We’re pretty lucky - water is a free resource in Canada. Why pay to drink from a plastic bottle when you can just carry a reusable one and fill it up for free? The environmental reasons are obvious, but what if this could also improve your well-being and that of the wildlife around you? Moreover, plastic containers release plastic microparticles into our food and drinks meaning that you could consume the equivalent of a credit card a week (5 grams)!

2. Pick up a piece of trash

No matter what sport you play, garbage is often nearby, and all you have to do is pick it up. It's an easy habit to adopt and one that really helps preserve the environment. The impact can be as direct as preventing an animal from suffocating or choking on a piece of loose plastic. Even your SUP board, with its bungees at the front and back, can be your ally to help you carry trash found in the water and in hard-to-access shorelines that are often polluted due to currents and climatic variations. Pick up as much trash as you can and dispose of it when you get back on dry land.

 3. Dispose of your waste properly

When on vacation, recyclables often end up in the trash, either because campsites aren’t set up with a proper system, or because the location lacks a recycling bin. If this is the case, keep your plastic waste and dispose of it in your blue bin when you get home. When camping, carry a couple of (reusable!) bags to sort out recyclables, and waste at the source. It's much simpler and better for the planet!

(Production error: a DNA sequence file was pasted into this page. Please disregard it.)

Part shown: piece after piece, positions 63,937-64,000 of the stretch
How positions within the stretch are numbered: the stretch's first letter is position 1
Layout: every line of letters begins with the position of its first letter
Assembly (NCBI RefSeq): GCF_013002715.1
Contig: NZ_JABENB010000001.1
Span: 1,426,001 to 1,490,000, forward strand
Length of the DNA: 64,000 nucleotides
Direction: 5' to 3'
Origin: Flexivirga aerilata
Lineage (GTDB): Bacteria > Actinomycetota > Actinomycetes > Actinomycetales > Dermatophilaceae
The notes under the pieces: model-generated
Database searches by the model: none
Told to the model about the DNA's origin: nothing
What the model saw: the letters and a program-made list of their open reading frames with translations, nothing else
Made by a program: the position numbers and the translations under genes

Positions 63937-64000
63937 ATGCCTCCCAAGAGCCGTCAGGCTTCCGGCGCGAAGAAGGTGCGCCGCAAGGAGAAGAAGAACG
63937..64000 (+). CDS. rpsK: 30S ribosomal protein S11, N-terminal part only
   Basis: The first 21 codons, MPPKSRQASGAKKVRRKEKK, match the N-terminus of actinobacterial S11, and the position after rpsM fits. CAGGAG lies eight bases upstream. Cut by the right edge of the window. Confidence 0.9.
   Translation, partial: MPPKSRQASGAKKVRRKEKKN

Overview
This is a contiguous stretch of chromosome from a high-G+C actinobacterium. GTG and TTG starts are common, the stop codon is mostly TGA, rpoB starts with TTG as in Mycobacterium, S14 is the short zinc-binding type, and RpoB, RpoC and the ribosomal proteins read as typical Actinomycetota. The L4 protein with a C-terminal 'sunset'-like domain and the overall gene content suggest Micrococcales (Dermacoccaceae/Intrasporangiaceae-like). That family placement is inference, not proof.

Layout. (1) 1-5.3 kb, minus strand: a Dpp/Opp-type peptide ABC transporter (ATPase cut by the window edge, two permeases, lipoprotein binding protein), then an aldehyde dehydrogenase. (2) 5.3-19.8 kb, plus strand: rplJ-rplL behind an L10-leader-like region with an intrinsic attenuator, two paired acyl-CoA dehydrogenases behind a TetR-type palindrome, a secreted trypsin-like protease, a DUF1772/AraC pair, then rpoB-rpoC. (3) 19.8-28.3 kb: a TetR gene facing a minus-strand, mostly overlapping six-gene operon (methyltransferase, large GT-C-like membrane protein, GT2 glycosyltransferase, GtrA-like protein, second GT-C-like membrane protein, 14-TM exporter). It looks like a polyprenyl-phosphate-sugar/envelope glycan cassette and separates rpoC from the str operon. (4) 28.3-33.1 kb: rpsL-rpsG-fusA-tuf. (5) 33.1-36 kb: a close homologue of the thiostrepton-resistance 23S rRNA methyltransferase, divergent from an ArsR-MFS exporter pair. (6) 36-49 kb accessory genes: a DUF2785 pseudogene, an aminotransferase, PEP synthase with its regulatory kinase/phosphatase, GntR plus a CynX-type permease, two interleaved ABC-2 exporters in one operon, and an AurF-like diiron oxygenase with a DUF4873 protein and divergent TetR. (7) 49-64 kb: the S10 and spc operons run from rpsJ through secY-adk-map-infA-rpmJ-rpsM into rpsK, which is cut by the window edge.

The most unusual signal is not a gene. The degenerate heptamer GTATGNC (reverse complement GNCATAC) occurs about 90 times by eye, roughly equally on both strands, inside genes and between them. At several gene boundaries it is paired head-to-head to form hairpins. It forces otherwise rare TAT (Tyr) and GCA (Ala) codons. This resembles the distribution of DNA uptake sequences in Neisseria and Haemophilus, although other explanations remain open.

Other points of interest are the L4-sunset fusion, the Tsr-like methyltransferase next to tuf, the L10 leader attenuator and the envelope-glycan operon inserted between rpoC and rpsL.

4. Deposit-return your cans, they are 100% recyclable!

Aluminum is infinitely recyclable, and is a metal that requires a lot of work and resources to extract and transform! In fact, the production of secondary aluminum (from recycling, for example), requires up to 95% less energy than primary aluminum and allows a significant reduction of carbon dioxide (CO2) emissions. Among the many advantages offered by the properties of aluminum, one is that it can be recycled almost indefinitely without loss of quality. 

5. Avoid bioplastics or so-called "compostable" containers

Although these seem like a good alternative, a report released in April 2020 by Éco Entreprises Québec has shed light on this myth: a biodegradable or compostable plastic remains a plastic. It cannot be composted in municipal facilities, and it becomes waste. If you put it in the recycling bin, you risk contaminating plastic that could have been recycled. In short, plastic, whether it is compostable, biodegradable or neither, has a large ecological footprint and is a false solution.